Robert Creeley, who died
yesterday at 78, wrote poetry with a spare minimalism that clarified, condensed and dissolved the
distance between thought and feeling, between the real world and the imagined, between language
and meaning. He was often more explicit than Samuel Beckett and much more approachable, but
no less dense or elusive. Listen to him reading two poems: “Whatever” and
“Thinking.” They show both the difficult and
the easy Creeley. When he spoke of the human condition, he never offered false hope:
THE MIRRORSeeing is believing.
thought or said,
these persistent, inexorable deaths
make faith as such absent,
our humanness a question,
a disgust for what we are.
Whatever the hope,
here it is lost.
Because we coveted our difference,
here is the cost.
In a review of “Life & Death,” a
book of Creeley’s poems published in 1998, Tom Clark described his late poetry this way:
The poems have the sound of a mind with time on its hands and nowhere left
to go. A life passes unhurriedly before one’s eyes — melancholy, oblique, fading in and out like the
late rays of sun slanting through the condo’s slatted blinds, as the poet meditates upon “What one
supposes/ dead is . . . Will one fly away on angel wings,/ rise like a feather, lift/ in the thin
The sound of a mind with time on its hands and nowhere left to go. That’s as fine a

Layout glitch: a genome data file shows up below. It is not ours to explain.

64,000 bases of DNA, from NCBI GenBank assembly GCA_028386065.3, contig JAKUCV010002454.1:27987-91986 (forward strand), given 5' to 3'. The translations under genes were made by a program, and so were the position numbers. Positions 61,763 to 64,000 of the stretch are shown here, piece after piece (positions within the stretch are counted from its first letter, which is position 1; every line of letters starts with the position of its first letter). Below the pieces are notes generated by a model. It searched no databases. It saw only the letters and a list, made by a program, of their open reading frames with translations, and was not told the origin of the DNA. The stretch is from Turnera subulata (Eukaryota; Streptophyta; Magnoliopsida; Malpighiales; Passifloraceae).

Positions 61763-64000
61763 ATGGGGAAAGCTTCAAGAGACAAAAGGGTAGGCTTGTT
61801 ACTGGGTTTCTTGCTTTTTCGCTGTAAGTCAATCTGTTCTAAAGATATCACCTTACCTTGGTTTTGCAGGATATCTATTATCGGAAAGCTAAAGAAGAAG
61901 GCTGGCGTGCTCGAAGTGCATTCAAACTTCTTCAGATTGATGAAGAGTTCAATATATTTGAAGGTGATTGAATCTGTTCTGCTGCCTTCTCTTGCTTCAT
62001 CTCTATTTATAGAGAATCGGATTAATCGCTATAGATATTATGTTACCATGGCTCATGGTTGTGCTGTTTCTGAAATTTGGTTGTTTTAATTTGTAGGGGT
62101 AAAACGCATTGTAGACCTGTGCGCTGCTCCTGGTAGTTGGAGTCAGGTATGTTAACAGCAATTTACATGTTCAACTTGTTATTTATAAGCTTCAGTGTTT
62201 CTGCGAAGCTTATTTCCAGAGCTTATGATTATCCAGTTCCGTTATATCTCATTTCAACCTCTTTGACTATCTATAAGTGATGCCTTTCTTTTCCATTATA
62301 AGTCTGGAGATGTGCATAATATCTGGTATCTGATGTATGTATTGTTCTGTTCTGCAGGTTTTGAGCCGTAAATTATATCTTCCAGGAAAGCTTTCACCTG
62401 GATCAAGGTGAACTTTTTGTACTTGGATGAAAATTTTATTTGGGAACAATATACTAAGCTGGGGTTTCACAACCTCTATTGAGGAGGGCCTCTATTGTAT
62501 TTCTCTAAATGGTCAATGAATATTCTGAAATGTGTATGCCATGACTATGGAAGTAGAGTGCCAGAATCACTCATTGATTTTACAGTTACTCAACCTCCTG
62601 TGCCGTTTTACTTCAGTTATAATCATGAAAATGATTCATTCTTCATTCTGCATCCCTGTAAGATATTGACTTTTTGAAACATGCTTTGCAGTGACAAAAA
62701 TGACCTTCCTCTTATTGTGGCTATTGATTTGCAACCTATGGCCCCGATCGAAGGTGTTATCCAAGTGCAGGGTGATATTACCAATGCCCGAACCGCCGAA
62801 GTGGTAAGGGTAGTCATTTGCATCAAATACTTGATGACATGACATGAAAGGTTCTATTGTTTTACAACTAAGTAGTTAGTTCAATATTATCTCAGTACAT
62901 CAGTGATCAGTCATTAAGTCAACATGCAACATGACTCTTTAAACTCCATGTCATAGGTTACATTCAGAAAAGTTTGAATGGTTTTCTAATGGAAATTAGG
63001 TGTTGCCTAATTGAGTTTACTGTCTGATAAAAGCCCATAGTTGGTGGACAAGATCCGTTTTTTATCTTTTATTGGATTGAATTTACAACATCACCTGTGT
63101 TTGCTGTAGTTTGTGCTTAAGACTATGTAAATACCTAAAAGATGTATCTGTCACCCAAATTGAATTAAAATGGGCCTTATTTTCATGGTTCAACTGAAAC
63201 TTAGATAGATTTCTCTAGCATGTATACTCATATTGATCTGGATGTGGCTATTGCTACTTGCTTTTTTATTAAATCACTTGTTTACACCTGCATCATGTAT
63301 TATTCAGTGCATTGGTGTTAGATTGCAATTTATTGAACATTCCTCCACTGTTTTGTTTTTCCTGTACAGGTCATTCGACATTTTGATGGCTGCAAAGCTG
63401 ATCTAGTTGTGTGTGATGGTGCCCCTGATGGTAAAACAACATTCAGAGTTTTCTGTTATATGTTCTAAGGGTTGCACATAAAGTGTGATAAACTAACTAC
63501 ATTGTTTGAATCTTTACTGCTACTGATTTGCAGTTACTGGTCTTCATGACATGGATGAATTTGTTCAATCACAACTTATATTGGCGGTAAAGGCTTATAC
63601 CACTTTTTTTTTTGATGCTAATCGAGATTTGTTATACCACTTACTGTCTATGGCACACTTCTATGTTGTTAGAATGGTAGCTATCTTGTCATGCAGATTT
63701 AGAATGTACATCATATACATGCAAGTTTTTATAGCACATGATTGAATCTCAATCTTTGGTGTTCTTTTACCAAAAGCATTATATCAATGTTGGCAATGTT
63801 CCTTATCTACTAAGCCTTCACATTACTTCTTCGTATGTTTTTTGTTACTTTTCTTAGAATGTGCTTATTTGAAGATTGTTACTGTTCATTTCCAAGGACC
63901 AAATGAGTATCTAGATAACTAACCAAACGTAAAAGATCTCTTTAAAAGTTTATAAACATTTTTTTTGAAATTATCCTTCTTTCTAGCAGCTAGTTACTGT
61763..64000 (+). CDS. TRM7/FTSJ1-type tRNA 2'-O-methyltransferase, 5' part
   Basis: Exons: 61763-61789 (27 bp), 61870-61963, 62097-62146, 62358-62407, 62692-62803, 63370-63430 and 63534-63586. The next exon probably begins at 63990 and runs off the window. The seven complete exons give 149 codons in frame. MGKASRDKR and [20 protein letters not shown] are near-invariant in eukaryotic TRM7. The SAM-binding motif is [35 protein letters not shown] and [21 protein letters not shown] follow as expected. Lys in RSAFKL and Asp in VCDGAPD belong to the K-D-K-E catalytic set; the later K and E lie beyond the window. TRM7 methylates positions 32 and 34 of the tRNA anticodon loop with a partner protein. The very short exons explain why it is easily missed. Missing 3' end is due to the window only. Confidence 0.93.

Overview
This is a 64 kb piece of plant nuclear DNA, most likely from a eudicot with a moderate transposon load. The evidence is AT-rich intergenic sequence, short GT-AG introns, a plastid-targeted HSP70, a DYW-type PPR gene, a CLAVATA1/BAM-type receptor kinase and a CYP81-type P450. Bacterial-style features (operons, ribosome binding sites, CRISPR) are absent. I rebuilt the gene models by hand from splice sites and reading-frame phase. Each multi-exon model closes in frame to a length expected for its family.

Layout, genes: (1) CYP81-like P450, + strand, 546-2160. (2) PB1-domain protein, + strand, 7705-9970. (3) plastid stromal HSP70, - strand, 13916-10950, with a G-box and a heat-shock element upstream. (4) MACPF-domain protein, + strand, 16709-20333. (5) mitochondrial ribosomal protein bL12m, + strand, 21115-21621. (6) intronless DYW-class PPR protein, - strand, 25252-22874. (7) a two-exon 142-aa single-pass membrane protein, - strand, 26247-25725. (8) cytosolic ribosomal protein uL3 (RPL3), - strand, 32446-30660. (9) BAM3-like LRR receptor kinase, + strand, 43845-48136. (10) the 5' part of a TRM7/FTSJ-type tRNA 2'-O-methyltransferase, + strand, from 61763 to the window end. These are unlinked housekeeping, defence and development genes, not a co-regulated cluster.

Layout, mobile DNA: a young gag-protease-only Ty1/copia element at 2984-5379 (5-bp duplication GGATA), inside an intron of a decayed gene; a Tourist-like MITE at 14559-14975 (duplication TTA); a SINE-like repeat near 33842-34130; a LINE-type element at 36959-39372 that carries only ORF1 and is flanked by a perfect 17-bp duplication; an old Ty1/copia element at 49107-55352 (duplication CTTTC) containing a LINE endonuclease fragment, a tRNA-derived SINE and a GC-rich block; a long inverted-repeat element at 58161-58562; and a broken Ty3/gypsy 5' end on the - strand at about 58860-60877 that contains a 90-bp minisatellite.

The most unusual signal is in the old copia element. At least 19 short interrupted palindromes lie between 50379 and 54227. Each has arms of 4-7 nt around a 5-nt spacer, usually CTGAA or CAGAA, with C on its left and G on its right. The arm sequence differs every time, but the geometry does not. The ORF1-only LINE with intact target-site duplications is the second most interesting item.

description as I’ve seen.
Postscript: A reader writes: “Robert Creeley was a gentle,
generous and wonderful person. I had the pleasure to hang out with him. He and Pen [Penelope
Highton] were lovely together. I will miss a dear friend. As Bob would say, ‘Onward!'” —
Another writes: “As a young student, some thirty years ago, I came to know Bob Creeley. I
took classes with him at Buffalo, and spent time hanging out at his place on Fargo Street, above a
small grocery store. Bob was a gentle and extremely
generous soul, with steel within. His
poems have literally walked me through life, and I’ll never forget him or stop reading his work. He
is an essential postmodern American.” — Jerry Kelly
Still another: “I was an undergraduate who wrote about Bob Creeley and had the honor of
meeting him subsequently in Buffalo. The thing that impresses me the most about him is the
generosity of the man in arranging my visit even though we only communicated via email prior to
the visit. For a foreigner from Singapore who has an interest in American Lit, this was a better
intro to Americans than any guide book. In these days of anti-Americanism, America can well do
with such ambassadors of goodwill and generosity. Onward (in peace).” — Gerard